In a perfect world I’d run one Hyper-V machine for production servers and one for test servers, but alas that is currently not the case. So on the one Hyper-V machine I am also running Windows Server 2008 Premium (i.e. 2 servers) again without issues. I am extremely please that I can get all these machines (6-8 in all) running on one piece of hardware, which also saves a huge amount on power bills.


If you haven’t investigated virtual PC technology like Microsoft Virtual PC or Microsoft Hyper-V then I’d recommend you give it a serious look. It has greatly cut down my admin time as well as saving me on my power bills just to mention two things. There are some downsides like a lack of USB support but you can normally work around these and I fully expect these things to be supported in future releases.


So in summary, Hyper-V has proved a real bonus for my business and helped me do more with less.

Email frustrations

I’ve just created a document that provides details on what are probably the top 5 email frustrations experienced by people. You can download a copy and let me know if you agree.


As a promotion to those who download this document, I am also offering a discount on my Enhanced Email quick start booklet (was $45 ex GST) and my Enhanced Email quick start seminar (was $599 ex GST). Both are designed to improve your productivity with email but the seminar is designed as a more in depth study of how to use emails effectively and efficiently in a business.


I’d also like to hear from any people out there who maybe interested in reselling my document or seminars. If you are, then please do not hesitate to get in contact with me directly (director@ciaops.com).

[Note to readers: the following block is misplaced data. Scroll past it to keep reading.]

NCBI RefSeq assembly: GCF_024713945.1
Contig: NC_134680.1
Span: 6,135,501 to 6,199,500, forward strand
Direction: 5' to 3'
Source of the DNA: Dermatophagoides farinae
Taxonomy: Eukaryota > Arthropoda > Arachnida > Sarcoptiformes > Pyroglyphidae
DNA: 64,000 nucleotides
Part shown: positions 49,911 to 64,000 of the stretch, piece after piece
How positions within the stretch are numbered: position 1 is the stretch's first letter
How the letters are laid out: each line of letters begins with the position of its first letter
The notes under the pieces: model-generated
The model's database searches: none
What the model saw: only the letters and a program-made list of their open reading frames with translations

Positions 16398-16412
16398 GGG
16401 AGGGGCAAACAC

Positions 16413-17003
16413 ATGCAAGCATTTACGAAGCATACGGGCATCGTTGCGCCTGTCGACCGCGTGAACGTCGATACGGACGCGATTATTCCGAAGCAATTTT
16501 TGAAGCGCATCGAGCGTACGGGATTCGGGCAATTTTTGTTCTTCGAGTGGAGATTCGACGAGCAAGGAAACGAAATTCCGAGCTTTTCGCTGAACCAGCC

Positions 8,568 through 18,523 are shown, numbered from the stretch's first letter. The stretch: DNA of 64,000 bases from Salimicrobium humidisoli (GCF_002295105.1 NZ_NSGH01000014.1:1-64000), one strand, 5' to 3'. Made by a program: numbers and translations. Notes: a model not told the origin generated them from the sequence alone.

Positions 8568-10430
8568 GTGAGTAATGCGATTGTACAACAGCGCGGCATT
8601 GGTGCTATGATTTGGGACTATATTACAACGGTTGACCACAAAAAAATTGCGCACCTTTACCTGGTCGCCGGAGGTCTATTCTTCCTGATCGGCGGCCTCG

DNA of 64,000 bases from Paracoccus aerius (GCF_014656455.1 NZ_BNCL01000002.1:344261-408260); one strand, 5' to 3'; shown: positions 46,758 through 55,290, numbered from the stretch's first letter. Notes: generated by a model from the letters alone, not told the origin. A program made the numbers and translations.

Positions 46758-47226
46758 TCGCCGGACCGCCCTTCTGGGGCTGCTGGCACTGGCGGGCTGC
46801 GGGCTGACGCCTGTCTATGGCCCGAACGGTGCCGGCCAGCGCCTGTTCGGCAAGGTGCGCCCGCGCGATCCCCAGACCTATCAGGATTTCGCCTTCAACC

Otherwise, download the document, and if it is of no use to to you then I ask that you send it onto someone who maybe able to make use of it.

Edit in datasheet without Microsoft Office

Normally in SharePoint if you want to edit a list or library in a datasheet the machine you are using has to have Microsoft Office installed.




But what happens in cases where machines aren’t going to need Microsoft Office otherwise? It seems a little silly to purchase a copy of Microsoft Office just to have the ability to edit in a datasheet with SharePoint.


The solution is to download and install Access 2007 Runtime from Microsoft which is a free download. So now all client machines can have the functionality of using the ‘Edit in Datasheet’ feature without having to purchase an additional Microsoft Office license.